Posted July 1, 2020
This is day 13 of the Kansas Wheat Harvest Reports, brought to you by the Kansas Wheat Commission, Kansas Association of Wheat Growers and the Kansas Grain and Feed Association.
Dean Stoskopf, who farms in Barton County, was able to start off harvest on June 25. Even though this year’s harvest was a week late compared to last year’s, harvest has been running smoothly, and he has high hopes of finishing up on July 2. Yields are averaging in the low 50s and ranging from 35 to 65 bushels per acre, making it an average crop. Barton County was lucky enough to be missed by an area hailstorm but was hit with some heavy windstorms, which caused the crop to shatter.
Lisa Schemm, who farms in Wallace and Logan counties, reports that they are finished with wheat harvest. They took in their first load on June 26, and only had a total of 176 acres this year. Throughout the surrounding areas, about 70% of the wheat is harvested. Schemm’s crop averaged 12.9% protein and test weight was 62.2 pounds per bushel. This year, harvest was able to start right on time with no weather causing impacts or damage to the crop. One thing that Schemm did differently this year was to use dry fertilizer on the wheat, which, in her opinion, seemed to help.
Golden Belt Coop Association of Ellis started this year’s harvest on time by taking in their first load on June 17. They have taken 550,000 bushels in so far. Yields are ranging anywhere from 20 to 50 bushels per acre, with 70% of the wheat harvested in the surrounding area. Farmers are hoping to be done with harvest by July 5, weather permitting. This season’s crop was down from last year by 20% due to the amount of freeze damage they received.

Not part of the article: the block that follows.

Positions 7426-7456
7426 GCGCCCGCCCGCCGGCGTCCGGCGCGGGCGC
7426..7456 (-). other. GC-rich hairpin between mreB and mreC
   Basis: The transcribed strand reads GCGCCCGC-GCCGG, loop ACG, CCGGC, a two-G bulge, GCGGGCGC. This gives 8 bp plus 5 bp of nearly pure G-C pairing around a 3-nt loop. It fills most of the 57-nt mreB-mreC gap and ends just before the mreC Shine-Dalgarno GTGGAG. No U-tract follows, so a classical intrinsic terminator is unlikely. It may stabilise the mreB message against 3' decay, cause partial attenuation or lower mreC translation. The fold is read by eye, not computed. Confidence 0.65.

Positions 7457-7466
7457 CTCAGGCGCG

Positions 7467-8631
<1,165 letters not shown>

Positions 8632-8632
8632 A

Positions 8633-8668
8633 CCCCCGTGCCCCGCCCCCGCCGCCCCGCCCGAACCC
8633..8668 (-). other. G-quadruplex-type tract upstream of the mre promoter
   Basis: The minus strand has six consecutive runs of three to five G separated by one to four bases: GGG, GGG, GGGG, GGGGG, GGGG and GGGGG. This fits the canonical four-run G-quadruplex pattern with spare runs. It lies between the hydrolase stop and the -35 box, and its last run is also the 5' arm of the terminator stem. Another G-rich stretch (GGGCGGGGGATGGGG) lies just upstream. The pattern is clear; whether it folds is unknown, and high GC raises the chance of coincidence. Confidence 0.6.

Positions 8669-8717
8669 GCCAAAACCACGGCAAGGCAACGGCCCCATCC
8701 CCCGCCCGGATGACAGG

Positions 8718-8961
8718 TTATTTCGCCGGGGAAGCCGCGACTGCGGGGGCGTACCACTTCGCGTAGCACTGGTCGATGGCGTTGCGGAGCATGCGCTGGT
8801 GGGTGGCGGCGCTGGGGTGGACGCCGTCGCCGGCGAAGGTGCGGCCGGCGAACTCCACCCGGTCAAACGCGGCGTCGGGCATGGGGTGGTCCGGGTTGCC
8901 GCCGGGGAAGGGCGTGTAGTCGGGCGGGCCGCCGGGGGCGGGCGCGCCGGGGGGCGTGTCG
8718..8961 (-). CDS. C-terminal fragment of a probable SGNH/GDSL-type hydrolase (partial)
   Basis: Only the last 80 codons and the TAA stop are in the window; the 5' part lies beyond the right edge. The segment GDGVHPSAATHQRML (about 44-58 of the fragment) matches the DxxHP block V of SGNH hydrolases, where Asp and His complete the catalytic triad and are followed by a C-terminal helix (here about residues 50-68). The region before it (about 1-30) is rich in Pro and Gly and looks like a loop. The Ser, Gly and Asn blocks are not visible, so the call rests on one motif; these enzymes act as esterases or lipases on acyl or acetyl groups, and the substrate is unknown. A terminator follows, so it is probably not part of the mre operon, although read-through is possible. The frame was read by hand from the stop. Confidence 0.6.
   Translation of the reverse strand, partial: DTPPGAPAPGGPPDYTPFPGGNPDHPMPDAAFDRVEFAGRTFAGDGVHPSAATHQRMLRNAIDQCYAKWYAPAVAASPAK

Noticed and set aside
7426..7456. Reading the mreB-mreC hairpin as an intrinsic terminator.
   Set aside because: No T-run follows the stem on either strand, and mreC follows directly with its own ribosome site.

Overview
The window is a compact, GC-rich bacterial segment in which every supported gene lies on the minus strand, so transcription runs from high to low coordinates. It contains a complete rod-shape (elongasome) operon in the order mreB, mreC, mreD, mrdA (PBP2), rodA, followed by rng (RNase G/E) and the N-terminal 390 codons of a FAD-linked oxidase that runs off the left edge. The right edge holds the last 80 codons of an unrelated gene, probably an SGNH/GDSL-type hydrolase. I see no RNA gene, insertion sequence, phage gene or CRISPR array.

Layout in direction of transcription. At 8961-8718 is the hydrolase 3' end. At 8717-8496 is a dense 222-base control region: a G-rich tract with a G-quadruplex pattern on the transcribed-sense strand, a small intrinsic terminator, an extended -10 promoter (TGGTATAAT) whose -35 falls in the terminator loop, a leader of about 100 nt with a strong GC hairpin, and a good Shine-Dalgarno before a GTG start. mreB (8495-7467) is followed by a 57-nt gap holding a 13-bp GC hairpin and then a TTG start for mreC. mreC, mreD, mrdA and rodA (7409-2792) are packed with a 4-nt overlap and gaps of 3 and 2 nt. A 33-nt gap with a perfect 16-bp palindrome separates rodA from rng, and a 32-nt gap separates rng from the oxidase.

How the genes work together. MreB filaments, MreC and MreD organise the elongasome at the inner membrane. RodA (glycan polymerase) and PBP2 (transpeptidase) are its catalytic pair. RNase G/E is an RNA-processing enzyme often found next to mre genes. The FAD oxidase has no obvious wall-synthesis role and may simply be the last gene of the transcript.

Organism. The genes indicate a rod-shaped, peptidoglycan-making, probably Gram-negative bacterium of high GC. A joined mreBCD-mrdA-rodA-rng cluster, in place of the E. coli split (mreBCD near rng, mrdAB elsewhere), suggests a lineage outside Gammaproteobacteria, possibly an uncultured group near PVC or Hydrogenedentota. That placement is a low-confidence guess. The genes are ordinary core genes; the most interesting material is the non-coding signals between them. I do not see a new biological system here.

According to General Manager Daren Fischer, “We are lucky to have any wheat, as cold as the temperatures were. I am surprised — any other year, it would have got all of it, but I’m not sure how it survived.” Some wheat was able to survive by either having a shelter belt or a wind block.
In Herington, Kansas Agri Trails Coop is just getting started. They received their first load on June 26. They have received 50,000 bushels of wheat so far, and it is averaging 10-11% on the protein. Harvest was late getting started because of harsh weather.
The 2020 Harvest Report is brought to you by the Kansas Wheat Commission, Kansas Association of Wheat Growers and the Kansas Grain and Feed Association. To follow along with harvest updates on Twitter, use #wheatharvest20. Tag us at @kansaswheat on Facebook, Instagram and Twitter to share your harvest story and photos.